CIDRE has increased lending within the fisheries sector, since March 2016, thanks to the efforts of its new Riberalta agency.
To date, under the Amazon Fish for Food Project, CIDRE has managed to allocate 95% of its projected portfolio to the freshwater fisheries sector, with $ 236, 017 USD allocated to 39 lending operations.
This, along with a smaller but sustainable growth in other agencies, has allowed CIDRE to increase its credit placements in the fisheries and fish farming sectors by more than 220% since December 2015.
Most loans provided by the Riberalta agency are allocated to members of the indigenous community of Trinidacito, located in the North Amazon TIM II Communal Territory of Origin, in Pando, Bolivia. This community has a strong background of fishing Paiche and is one of the main areas of intervention of the Amazon Fish for Food Project. The 28 credit operations carried out in this region show that there is great potential for strengthening the fisheries sector in the Bolivian indigenous communities through the granting of inclusive microcredits.
The agreement reached by CIDRE with the public financial institution, Productive Development Bank, resulted in the supply of credit at competitive rates for the fisheries and fish farming sectors. A considerable increase of available credit has been observed since 2015. The designation of public funds in the form of loans for the fisheries and fish farming sectors increased by more than 400% since last year, reaching a total disbursement of $ 258,903 USD to the end of August 2016. This included a loan for starting up a paiche processing plant in Riberalta, whose main suppliers are fishers (mostly men) of the indigenous communities of Trinidacito and Santa Elena. This growth reflects the potential that exists in the fisheries and fish farming sectors for strategic alliances between the public and private sectors to scale food security at the national level.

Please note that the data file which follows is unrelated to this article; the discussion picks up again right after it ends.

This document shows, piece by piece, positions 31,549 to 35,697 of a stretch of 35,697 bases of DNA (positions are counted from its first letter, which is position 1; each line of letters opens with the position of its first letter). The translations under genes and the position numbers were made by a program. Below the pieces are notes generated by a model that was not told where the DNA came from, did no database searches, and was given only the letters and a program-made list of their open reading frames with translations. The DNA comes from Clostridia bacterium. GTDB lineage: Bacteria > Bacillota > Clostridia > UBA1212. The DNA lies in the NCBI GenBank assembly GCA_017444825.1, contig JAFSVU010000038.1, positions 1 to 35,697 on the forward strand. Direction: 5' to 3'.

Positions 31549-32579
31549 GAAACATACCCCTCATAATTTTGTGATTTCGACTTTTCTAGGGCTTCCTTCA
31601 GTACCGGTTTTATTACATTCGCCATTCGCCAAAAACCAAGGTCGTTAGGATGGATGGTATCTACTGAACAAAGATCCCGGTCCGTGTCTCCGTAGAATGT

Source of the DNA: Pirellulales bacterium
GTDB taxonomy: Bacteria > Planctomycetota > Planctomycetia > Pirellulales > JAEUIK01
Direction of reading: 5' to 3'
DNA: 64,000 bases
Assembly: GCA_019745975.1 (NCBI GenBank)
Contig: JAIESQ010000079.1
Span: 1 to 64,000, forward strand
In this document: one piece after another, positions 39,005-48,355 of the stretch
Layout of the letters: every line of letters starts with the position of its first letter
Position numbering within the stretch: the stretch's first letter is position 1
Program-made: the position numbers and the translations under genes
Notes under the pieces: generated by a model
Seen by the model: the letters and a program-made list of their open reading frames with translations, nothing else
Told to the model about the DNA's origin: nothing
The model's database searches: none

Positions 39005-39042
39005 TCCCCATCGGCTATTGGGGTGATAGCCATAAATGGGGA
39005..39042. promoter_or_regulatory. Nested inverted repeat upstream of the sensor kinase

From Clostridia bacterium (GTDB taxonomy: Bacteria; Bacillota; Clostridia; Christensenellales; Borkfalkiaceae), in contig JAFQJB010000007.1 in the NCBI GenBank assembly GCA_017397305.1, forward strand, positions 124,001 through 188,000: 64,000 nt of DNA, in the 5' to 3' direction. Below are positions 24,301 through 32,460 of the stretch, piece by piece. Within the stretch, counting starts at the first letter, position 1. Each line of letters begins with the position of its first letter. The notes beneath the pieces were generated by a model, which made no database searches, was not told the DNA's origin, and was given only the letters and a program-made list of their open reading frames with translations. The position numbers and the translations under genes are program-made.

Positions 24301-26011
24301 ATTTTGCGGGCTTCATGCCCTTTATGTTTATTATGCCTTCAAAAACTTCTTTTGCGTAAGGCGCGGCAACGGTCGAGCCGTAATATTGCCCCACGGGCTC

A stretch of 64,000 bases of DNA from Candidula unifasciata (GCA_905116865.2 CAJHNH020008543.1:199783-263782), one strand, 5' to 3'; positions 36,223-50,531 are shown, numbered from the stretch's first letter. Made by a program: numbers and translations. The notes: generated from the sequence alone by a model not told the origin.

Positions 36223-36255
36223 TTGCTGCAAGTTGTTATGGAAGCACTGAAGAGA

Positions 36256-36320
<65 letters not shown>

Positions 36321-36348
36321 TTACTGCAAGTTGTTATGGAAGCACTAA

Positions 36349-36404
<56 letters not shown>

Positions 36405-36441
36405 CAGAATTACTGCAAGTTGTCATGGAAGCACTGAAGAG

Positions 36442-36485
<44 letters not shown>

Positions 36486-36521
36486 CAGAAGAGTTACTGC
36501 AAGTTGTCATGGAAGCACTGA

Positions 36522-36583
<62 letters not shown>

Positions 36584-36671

Initial planning is taking place to integrate two types of customers - private entrepreneurs and indigenous communities - by offering structured loans, where by the processing plant and main paiche distributor act as payment retention agents for loans given to the indigenous communities. Social responsibility and mutually beneficial agreements ensure that there is a focus on equality.
Julio Alem, CIDRE, firstname.lastname@example.org